Photo Insight - Heather Angel explains how she constructed a water tank at home and used a darkfield illumination technique to capture this image of a cluster of trout alevins
Photo Insight with Heather Angel
Heather Angel explains how she constructed a water tank at home and used a darkfield illumination technique to capture this image of a cluster of trout alevins.
An internationally renowned photographer of
the natural world and author of more than 50 books,
Heather brings her expertise to AP.
These intriguing creatures may look a little like tadpoles, but they are in fact trout alevins. A trout alevin is a newly hatched trout before it grows into an adult freshwater trout. Trout go through several stages in their life cycle and this is the second stage. Once the trout egg has hatched it is called an alevin. The alevin bodies have yolk-like sacs that provide nourishment and a long tail that helps them to move. They are about 1in (2.5cm) long.
This shot required a fair amount of careful thought and planning. First, I had to track down a trout hatchery where I could find live trout alevins. The owners kindly allowed me to take a few samples back to my studio where I?d designed and built a special tank to photograph them (see diagram below). I returned the alevins to the hatchery afterwards.
If you take time to really look at the structure of a subject and notice how translucent or opaque it is, it will give you an idea of how best to light it. I?d seen trout alevins in a large tank at the hatchery and, looking at the creatures, I realised that if I could light them from underneath they would glow against a dark background. Trout alevins are translucent enough to allow light through their bodies to reveal the intricate patterns. You can clearly see the detail in their bodies, such as the blood vessels and yolk sacs, which produces a dramatic photographic image. The subject must be as flat as possible for optimum effect.
I used my Nikon F camera with a 105mm macro lens and was shooting straight down. The background is black velvet, and velvet is a brilliant backdrop because it isn?t shiny. I attached the camera to an overhead copy stand, which has a handle so you can move it up and down to frame and focus the shot.
The exposure was approximately 1/250sec at f/11 and the colours are how they were at the time ? the trout alevins really are this colourful.
Working in my studio with the windows blacked out, I used two small flashes as a single flash could have caused the lighting to be uneven (the subject would have been brightly lit on one side but not the other). The flashes were positioned at a 45° angle underneath the base of the tank, just out of shot. I made sure the flashes didn?t shine directly into the lens as this could have caused flare, and I used a lens hood as a precaution.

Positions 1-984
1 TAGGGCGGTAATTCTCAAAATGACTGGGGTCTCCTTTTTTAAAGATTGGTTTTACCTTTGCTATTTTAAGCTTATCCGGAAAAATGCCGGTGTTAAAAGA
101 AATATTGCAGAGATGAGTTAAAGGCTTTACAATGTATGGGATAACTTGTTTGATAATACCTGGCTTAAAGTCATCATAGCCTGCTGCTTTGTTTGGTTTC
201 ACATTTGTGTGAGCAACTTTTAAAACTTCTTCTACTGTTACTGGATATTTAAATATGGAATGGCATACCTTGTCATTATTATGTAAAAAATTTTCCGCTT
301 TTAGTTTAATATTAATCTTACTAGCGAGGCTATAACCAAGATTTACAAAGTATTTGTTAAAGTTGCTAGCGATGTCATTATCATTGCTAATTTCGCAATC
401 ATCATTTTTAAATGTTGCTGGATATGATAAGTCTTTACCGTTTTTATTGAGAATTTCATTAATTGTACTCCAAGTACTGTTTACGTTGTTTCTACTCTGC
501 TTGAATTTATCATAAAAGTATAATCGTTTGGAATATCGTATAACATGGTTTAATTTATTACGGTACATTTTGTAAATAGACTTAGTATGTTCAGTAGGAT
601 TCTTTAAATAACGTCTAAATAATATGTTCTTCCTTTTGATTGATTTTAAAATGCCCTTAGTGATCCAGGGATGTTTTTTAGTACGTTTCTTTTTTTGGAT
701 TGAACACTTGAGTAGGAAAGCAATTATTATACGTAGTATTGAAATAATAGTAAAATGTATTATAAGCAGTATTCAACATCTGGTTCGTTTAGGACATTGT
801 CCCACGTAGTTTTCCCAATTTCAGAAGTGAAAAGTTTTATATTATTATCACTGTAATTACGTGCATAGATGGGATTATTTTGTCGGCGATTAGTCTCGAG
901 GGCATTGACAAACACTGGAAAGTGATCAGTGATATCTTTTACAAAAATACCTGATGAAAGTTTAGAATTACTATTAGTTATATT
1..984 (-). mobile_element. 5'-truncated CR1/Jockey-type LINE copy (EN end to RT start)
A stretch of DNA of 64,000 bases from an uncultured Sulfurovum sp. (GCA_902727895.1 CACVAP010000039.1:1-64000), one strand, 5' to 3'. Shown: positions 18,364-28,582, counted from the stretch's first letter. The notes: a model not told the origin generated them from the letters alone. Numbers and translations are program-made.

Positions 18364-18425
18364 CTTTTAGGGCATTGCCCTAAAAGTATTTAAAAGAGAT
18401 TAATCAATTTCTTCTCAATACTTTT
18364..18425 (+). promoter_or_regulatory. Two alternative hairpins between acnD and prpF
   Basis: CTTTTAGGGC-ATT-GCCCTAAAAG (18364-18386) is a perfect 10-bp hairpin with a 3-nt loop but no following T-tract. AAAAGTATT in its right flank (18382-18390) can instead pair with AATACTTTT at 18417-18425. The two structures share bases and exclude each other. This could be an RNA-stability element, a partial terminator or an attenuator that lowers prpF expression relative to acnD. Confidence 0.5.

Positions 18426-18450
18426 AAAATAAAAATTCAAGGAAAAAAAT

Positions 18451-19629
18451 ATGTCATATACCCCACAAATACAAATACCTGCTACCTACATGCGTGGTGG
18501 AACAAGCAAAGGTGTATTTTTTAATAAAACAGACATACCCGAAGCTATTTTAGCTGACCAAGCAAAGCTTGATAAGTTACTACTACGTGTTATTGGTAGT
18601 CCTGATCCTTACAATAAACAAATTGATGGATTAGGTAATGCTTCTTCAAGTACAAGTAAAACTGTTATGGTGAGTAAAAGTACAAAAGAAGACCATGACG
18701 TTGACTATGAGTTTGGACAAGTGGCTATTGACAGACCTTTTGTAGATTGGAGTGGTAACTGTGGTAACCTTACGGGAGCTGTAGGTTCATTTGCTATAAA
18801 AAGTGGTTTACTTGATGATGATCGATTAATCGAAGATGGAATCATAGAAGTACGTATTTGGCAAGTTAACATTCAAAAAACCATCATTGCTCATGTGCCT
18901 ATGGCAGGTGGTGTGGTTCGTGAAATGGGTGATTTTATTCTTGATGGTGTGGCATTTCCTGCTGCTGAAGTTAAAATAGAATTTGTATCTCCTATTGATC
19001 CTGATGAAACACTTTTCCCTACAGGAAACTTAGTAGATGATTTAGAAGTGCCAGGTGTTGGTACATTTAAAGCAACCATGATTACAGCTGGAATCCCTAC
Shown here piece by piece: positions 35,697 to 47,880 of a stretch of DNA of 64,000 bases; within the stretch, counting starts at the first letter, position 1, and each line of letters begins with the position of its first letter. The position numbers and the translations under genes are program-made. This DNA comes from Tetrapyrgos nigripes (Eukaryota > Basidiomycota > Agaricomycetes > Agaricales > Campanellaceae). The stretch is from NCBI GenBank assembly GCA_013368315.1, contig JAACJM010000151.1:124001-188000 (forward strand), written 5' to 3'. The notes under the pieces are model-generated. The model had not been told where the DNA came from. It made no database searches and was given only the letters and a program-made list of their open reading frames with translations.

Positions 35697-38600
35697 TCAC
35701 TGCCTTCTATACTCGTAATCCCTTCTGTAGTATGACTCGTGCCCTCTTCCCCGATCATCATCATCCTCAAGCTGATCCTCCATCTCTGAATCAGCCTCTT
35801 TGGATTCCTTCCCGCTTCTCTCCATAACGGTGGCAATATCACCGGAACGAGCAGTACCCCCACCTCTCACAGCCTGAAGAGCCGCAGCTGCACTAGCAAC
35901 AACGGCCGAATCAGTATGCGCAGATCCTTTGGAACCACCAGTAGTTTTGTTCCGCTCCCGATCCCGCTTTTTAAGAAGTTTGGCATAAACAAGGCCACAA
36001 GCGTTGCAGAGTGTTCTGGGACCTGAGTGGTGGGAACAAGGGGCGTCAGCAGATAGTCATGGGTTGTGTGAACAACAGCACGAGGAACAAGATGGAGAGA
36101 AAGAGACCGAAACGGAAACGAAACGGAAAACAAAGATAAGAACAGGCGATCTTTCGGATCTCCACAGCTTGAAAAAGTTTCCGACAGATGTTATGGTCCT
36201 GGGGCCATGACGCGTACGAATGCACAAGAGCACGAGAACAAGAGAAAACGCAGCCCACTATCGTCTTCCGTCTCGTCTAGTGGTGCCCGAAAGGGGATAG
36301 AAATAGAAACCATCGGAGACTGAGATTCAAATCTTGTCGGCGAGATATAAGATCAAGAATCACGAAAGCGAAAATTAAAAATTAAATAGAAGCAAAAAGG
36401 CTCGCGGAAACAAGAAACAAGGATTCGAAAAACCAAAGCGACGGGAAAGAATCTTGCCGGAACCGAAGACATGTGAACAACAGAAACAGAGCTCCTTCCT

Although the alevins are not active like fully grown fish, they do move around. This made composing the shot a little tricky and some of the tails have been cut off by the edge of the frame. However, I don?t believe in prodding the creatures to push them into position.
You may have difficulty obtaining trout alevins as trout are a valuable fish, but you could try using this technique to photograph other creatures, such as dragonfly larvae, and see what effects you get.
I started my career as a scientist and, consequently, I try to do things as accurately as possible. For me, it is paramount that the image is accurate and true but I am also trying to create images that are exciting to look at ? I don?t want to create just a record shot. Not many people will have seen trout like this and my aim was to show the structure of the trout alevins in an exciting way. I hope I have achieved this.
Darkfield illumination is a technique commonly used in microphotography where a subject is illuminated against a dark background. Essentially, the technique involves lighting a subject at an angle so it glows brightly and ?leaps out? from the background. I made a tank, measuring approximately 10x10cm, from specially cut glass, using a translucent aquarium sealant to join the pieces of glass together (the sealant is toxic so be careful if you try this). Instead of a tank with four equal-length sides, I made sure the bottom plane of glass was longer to create a flange so I could raise the tank from the ground. The tank was supported on both sides by blocks of wood and filled with water.
To see more images by Heather visit www.heatherangel.co.uk. For information on courses run by Heather and her son Giles, visit www.photographyandphotoshopcourses.co.uk
Heather Angel was talking to Gemma Padley